What is mobile adware?

As the name suggests, mobile adware is a type of malware you get on your phone.

 

Since your mobile phone has a smaller screen than your desktop or laptop computer, there is little “real estate” space for advertisers. You may think this would turn off hackers from infecting phones with adware but it’s actually the most common type of malware on phones ⁠— it accounts for around 72%, in fact.

 

Because more people use their phones more than their computers, nasty types of adware like ad-fraud and ad-clicker can do some major damage. Adware can secretly download executable files and run malicious apps in the background. Worse, they can subscribe you to paid services without your knowledge.

 

How to remove adware from Android devices?

Removing adware from your Android phone can be simple or difficult, depending on the type of adware installed. However, most Android adware can be removed manually:

 

1. Restart your phone in Safe mode (by doing a long press on the off button) or activate Airplane mode.

2. Find the root cause of the adware or the admin app responsible for it. Go to Settings > Biometrics and security > Other security settings > Device admin apps.

3. Once you find the admin app behind the adware, disable admin rights by unchecking it. After this, uninstall the admin app like you would a normal app.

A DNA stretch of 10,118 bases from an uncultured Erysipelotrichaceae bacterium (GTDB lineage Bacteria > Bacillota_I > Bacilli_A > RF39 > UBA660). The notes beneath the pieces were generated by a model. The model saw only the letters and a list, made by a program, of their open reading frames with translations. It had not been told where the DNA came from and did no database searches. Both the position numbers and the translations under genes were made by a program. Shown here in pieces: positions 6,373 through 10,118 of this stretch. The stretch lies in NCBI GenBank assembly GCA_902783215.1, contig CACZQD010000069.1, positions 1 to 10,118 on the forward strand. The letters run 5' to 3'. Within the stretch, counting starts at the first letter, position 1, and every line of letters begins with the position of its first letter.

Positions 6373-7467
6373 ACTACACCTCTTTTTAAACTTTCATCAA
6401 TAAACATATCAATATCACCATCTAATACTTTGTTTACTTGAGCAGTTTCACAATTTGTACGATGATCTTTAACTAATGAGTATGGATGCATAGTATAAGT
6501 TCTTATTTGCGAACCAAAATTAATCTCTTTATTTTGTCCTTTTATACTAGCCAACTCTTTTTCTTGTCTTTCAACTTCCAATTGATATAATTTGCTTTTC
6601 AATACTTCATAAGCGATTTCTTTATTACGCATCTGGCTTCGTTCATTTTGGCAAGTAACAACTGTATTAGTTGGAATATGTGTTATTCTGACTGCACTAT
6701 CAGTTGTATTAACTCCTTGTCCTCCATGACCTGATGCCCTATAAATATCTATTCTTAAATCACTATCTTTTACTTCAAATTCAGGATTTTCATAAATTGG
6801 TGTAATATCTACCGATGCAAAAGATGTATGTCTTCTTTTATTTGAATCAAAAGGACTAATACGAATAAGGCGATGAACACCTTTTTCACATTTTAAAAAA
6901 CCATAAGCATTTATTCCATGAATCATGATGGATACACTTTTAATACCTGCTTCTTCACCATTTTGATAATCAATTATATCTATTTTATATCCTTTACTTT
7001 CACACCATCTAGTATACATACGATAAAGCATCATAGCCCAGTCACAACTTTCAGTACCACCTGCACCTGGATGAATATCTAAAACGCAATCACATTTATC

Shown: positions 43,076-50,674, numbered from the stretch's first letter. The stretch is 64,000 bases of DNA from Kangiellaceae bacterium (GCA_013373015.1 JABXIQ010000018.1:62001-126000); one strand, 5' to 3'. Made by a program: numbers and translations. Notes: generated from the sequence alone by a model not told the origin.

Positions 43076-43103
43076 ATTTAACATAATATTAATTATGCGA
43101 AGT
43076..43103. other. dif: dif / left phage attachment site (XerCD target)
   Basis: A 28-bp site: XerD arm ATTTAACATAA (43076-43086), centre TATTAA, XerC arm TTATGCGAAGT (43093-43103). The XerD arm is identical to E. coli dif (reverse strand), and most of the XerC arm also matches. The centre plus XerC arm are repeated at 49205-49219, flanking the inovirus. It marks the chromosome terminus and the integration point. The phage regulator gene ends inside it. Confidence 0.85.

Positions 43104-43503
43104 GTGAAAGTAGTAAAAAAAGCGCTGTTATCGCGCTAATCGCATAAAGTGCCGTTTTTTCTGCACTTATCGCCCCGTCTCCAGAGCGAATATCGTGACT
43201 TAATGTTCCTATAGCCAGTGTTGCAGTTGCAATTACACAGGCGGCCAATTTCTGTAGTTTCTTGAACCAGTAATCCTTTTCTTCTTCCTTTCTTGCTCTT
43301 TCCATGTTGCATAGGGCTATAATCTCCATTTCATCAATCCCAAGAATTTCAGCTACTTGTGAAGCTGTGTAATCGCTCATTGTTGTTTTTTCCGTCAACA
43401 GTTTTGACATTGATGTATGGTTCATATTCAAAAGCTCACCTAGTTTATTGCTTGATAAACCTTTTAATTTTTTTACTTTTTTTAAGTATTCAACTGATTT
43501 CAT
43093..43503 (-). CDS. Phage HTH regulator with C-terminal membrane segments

4. Disable other apps connected to the admin app. Go to Settings > Apps. Find the specific app then click Uninstall.

5. Exit safe mode and run a cybersecurity scan to be sure.

 

How to remove adware from iPhone and iPad?

You may think iOS devices are safe from viruses and malwares but they are not. They can get infected with adware like other phones but there are also ways to remove them.

 

1. Clear your history and browsing data by going to Settings > Safari > Clear History and Website Data.

2. Restore your phone to an iCloud backup.

3. Run a cybersecurity scan on your phone after.

How do you protect yourself against adware?

The best way to protect yourself against adware is by being vigilant about the latest cybersecurity threats. And the easiest way you can do this is by subscribing to cybersecurity news.